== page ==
CONTRACTOR. This term is strictly nmillt-iible to any person who enters into a civiitrnut, (Kent v. Rztlirond Co., 12 N. Y. 028,)
CONTRAINTE PAR CORPS
but is enninioniy reserved to designate one who, for a fixed price, undertakes to procure the performance of works on a large scale, or the furnishing of goods in large quantities. iihcther for the public or a company or individual. (McCarthy v. Second Parish. 71 Me. 318. 36 Am. Rep 320; Brown V. Trust 00., 174 Pa. 443. 34 Atl. 335.)
CONTRACTUS. Lat. tract ; contracts.
—Contx-actus ‘borne fidei. In Roman law. Contracts of good faith. Those contracts whic , when brought into iiiigaiion, were not determined by the rules of the strict law alone, but allowed the judge to examine into t.he Lnmi fidca of the transaction, and to hear equitabie consideratinns ngninst their enforcement. In this they were opposed to contracts xtricii iunli, against which equitahie defenses could not he entert:iincrl.—Contr-.u:tua civiles. In Roman law. Ci\.i]_CODtl'4LCtE. Those contriiets vibii-h were recognized as ncfonshia by the strict riiril law of Home, or as
ticiilar statute, as di which could not be enforced in the courts ex- cept by the aid of the punter, who. throiigh his eiiiiirable powers. _n:ii:'c an notion iipnii them.
he iatter were caiicd “coiitrm.-tus pril.-forii "
Contract ; a con-
Cuntraetns eat quasi actna contra aotum. 2 Coke. 15. A contract is, as it were, act against act.
Contractns ex tux-pi cansa, vel contra ‘bonus mores, nullus est. A contract: foiiiirlc-rl on a tease coii.<i(ler:ition, or against good morals. is null. nob. 1G7.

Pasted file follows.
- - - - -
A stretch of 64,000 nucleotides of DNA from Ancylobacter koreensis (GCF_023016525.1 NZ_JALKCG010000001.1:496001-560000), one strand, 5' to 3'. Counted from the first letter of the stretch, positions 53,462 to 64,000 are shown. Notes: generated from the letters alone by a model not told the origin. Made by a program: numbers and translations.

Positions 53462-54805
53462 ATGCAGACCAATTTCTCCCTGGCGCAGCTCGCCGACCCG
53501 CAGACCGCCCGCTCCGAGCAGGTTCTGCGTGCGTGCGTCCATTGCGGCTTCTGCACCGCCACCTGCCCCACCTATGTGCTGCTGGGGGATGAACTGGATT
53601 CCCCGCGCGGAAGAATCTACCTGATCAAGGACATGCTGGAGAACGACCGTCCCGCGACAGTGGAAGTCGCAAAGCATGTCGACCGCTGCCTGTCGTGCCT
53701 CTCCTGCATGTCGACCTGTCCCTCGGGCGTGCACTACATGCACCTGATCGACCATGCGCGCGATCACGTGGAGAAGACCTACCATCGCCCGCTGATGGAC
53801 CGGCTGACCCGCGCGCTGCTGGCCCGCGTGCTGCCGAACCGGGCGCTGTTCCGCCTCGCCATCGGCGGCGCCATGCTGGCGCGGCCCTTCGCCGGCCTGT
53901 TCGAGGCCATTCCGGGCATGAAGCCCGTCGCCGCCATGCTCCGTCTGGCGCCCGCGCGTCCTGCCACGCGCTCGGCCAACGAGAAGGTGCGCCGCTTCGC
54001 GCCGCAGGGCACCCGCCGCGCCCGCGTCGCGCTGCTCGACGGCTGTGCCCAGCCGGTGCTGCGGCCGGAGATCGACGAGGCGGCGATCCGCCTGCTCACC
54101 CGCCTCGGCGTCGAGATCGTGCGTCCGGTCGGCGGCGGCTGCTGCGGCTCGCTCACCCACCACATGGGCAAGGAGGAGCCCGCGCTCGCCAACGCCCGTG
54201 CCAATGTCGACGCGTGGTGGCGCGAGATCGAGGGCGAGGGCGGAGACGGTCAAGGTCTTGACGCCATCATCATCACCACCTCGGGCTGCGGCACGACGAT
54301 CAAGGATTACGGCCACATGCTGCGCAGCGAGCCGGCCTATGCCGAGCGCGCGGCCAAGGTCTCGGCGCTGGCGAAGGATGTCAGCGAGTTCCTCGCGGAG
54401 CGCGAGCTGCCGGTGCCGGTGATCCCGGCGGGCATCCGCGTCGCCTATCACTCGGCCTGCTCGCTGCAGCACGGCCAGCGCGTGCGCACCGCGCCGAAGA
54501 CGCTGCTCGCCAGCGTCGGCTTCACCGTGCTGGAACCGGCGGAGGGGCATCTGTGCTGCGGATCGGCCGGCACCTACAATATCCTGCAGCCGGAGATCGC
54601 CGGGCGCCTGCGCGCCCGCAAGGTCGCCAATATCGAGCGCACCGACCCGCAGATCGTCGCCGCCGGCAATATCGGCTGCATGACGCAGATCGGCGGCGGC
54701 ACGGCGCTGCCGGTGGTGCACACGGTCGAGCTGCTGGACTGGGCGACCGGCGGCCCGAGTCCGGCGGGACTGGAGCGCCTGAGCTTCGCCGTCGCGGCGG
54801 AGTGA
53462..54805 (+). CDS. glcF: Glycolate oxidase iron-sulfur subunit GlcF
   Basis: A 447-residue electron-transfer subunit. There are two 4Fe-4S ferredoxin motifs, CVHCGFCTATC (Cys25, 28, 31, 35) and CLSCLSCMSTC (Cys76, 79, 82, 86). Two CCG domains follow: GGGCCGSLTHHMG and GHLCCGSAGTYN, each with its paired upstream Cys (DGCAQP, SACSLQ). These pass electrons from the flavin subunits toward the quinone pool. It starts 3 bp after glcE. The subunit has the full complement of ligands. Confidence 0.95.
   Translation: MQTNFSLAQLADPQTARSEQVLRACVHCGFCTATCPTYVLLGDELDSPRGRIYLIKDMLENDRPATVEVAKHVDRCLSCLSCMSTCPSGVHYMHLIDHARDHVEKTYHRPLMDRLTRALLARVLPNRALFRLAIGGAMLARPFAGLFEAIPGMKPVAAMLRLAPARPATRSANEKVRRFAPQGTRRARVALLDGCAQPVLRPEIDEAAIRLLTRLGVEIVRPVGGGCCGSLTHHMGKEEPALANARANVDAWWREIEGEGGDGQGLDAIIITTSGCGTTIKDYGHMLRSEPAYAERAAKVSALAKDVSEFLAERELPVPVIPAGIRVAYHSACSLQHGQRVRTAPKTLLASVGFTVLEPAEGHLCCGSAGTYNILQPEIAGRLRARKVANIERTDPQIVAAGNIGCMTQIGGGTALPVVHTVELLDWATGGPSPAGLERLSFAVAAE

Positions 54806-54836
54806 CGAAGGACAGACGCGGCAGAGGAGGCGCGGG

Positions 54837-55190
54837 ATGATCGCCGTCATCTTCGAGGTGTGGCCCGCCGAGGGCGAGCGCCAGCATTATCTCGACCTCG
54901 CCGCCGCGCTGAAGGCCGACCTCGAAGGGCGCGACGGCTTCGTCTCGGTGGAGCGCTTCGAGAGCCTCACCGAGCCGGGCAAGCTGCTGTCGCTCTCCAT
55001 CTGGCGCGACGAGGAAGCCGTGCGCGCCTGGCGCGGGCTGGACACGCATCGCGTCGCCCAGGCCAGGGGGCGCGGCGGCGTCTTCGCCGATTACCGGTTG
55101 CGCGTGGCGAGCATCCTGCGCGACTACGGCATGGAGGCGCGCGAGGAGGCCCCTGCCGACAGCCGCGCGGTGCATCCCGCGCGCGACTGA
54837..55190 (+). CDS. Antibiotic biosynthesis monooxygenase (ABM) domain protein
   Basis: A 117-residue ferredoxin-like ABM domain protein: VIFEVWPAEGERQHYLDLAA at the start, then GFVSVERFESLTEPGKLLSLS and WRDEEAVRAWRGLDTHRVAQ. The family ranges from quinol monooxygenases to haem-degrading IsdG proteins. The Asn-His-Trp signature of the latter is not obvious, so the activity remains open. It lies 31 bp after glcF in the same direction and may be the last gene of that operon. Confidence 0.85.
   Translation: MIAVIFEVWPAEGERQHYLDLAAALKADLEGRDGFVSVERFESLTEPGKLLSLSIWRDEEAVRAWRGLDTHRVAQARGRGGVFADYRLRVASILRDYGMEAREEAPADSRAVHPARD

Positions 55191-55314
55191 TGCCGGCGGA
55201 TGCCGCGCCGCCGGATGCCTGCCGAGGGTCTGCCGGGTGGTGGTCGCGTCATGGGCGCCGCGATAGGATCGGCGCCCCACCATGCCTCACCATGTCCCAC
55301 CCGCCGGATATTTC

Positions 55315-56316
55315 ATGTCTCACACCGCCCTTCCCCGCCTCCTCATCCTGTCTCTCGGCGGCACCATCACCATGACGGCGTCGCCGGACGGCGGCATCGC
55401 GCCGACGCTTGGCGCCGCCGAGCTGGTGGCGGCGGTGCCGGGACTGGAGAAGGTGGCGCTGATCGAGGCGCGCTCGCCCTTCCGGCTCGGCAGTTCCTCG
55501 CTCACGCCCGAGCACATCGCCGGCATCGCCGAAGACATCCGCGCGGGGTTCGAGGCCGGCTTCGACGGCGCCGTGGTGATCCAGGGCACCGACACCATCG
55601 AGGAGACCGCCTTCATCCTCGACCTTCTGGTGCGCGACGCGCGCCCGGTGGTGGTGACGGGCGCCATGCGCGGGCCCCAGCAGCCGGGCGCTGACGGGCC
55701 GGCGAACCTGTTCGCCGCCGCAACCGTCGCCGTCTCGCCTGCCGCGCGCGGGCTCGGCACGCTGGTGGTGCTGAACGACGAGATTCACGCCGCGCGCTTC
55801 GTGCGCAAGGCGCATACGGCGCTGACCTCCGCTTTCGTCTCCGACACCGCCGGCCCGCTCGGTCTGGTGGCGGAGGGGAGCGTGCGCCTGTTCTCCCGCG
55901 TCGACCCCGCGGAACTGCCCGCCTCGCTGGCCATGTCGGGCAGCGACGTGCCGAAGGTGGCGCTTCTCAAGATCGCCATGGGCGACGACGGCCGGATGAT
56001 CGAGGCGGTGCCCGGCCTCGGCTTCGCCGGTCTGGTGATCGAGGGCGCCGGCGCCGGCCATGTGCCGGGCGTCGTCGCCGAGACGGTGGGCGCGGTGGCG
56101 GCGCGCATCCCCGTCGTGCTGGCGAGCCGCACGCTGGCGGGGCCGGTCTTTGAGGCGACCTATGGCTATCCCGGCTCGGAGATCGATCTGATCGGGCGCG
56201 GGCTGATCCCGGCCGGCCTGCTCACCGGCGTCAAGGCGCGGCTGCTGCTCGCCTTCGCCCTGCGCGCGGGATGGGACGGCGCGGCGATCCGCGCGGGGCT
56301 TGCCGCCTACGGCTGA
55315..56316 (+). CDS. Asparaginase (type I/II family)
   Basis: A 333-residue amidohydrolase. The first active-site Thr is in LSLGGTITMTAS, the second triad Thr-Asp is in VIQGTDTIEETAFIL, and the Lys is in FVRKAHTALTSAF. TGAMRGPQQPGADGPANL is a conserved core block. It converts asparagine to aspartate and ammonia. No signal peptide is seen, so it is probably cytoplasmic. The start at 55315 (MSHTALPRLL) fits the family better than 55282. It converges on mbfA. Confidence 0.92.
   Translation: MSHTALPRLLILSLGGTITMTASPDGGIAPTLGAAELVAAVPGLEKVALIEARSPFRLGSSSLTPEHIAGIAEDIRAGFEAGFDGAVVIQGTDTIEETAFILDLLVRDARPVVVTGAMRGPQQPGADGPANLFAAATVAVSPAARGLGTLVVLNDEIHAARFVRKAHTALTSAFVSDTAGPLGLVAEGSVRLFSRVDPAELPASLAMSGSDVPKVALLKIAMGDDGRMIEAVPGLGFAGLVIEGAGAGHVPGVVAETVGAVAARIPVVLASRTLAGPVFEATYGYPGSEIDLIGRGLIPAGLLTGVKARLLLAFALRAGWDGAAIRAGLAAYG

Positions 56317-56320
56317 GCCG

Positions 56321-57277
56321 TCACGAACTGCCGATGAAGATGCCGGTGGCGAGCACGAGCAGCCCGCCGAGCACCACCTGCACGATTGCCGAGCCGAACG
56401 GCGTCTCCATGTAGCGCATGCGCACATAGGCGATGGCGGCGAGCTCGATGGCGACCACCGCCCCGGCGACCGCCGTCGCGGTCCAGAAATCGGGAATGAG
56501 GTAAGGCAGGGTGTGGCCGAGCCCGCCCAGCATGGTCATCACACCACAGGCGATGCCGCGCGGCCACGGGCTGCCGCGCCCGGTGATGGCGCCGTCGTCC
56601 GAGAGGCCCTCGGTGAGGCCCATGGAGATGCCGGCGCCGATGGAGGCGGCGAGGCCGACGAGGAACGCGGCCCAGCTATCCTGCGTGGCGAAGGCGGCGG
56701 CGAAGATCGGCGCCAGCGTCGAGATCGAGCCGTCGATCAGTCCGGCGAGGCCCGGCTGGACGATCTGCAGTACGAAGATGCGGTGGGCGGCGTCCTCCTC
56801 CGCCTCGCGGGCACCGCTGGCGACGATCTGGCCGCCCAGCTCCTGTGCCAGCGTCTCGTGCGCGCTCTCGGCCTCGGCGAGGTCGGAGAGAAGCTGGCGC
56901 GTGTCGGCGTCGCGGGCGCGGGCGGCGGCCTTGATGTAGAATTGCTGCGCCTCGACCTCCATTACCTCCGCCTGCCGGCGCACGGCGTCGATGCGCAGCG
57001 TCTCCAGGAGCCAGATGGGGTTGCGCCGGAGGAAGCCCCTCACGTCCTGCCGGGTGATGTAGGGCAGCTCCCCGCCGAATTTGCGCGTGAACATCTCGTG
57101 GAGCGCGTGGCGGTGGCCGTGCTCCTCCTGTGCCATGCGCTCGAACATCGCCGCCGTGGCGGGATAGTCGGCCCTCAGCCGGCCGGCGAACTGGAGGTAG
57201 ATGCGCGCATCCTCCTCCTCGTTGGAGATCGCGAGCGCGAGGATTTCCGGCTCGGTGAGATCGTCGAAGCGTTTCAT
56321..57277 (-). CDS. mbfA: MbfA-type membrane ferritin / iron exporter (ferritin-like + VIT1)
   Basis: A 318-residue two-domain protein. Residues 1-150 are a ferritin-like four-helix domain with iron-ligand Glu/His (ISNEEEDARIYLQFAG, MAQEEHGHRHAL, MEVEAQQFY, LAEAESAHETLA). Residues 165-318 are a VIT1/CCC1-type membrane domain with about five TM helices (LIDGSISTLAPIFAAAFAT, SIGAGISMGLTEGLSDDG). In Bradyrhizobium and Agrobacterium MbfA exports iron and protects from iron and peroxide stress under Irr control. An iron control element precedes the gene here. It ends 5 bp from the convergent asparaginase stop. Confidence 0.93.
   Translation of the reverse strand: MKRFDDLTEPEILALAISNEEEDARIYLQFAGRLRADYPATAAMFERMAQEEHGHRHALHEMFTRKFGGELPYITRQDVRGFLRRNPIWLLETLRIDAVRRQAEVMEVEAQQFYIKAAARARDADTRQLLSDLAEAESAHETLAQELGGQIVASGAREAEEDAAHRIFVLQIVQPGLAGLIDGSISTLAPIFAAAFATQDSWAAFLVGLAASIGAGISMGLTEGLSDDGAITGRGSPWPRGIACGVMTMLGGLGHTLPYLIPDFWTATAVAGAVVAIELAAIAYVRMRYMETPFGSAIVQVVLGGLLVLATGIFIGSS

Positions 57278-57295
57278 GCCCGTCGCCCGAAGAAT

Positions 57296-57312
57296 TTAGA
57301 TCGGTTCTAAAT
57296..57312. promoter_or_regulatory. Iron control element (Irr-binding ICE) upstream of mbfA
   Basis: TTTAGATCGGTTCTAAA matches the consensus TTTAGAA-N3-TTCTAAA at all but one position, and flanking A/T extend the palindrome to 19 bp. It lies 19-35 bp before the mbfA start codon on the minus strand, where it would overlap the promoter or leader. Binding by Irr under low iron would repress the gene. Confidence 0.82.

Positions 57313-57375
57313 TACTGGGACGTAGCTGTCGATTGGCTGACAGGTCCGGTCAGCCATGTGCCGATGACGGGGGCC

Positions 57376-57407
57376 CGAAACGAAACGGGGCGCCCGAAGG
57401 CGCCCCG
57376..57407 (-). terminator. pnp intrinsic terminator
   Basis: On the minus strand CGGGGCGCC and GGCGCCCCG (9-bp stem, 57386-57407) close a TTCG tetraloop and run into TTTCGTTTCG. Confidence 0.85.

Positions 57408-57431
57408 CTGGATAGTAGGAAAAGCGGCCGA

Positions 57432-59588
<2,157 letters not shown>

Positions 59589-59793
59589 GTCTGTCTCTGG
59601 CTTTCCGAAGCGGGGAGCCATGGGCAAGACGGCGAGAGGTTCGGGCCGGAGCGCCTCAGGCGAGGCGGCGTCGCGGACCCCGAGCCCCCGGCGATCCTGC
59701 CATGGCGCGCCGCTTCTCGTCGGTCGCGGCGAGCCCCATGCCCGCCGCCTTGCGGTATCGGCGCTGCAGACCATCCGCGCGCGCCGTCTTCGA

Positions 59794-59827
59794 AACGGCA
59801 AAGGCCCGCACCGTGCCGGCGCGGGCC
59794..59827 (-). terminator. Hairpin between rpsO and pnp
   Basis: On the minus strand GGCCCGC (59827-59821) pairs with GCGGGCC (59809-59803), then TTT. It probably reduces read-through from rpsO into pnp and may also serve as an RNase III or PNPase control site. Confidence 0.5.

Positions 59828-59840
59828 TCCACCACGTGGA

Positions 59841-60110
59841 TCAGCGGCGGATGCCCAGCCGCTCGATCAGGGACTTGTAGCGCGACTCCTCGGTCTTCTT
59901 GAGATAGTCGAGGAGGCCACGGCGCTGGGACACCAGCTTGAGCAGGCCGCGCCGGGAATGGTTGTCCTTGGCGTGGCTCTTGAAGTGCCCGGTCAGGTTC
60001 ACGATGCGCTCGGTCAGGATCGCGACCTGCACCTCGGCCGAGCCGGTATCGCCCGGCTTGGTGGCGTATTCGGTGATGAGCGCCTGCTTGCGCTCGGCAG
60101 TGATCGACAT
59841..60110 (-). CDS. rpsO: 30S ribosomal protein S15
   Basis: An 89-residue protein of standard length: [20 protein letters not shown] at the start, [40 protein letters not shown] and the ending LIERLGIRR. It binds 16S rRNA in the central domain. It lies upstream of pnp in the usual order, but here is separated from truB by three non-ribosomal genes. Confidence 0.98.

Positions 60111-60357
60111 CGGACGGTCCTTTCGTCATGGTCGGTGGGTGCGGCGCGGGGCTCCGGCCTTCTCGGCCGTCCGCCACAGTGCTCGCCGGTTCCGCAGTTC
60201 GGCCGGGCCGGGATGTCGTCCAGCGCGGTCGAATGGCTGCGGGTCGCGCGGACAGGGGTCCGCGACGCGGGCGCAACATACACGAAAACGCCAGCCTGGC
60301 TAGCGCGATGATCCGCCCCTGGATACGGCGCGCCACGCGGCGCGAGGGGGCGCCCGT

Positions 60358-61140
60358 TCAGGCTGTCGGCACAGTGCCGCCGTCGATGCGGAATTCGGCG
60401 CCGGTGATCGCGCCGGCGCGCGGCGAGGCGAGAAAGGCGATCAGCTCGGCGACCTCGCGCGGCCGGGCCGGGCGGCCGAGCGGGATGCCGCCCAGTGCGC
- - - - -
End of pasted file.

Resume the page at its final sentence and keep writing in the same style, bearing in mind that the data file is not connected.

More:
Cont:-nctus legem ex conventione riocipiunt. Contracts retetie legal suiictioli from the agi-eeiiient of the parties. Dig. 16, 3, 1, 6.
CONTRADICT. In pl"lCi‘.l(.‘E. To disprove. To prove a fact contriiry to what has been asserted by a witness.
CONTRADICTION IN TERMS. A phrase of which the parts are expi-essiy icnonsistent. ns, e. 11, an innocent n.i1i1'tler;" "a feesiiiiple for life."
CONTRIESCRITURA. In Spanish law. A counter-writing; coiiiiter-letter. A docu- ment executed at the some time with an act of sale or other instrument. 'lTlll operating hy way of rlete-i-=niiee or otherwise inodit‘_\iiig the apparent effect and purport of the orig- inal instrument.
CONTRAFACTIO.}} Counterfeiting; as cozitrnfuctio siqilli reyis, countoifeiting the king's seai. Cowell.
CONTRAINTIE PAR CORPS. In French law. The civil process of arrest of the person, which is imposed upon vendors falseii representing their property to be un- inclimliered, or upon persons mortgaglng property which they are aware does not he- iong to them, and in other cases of moral heiuoiisness. Brown.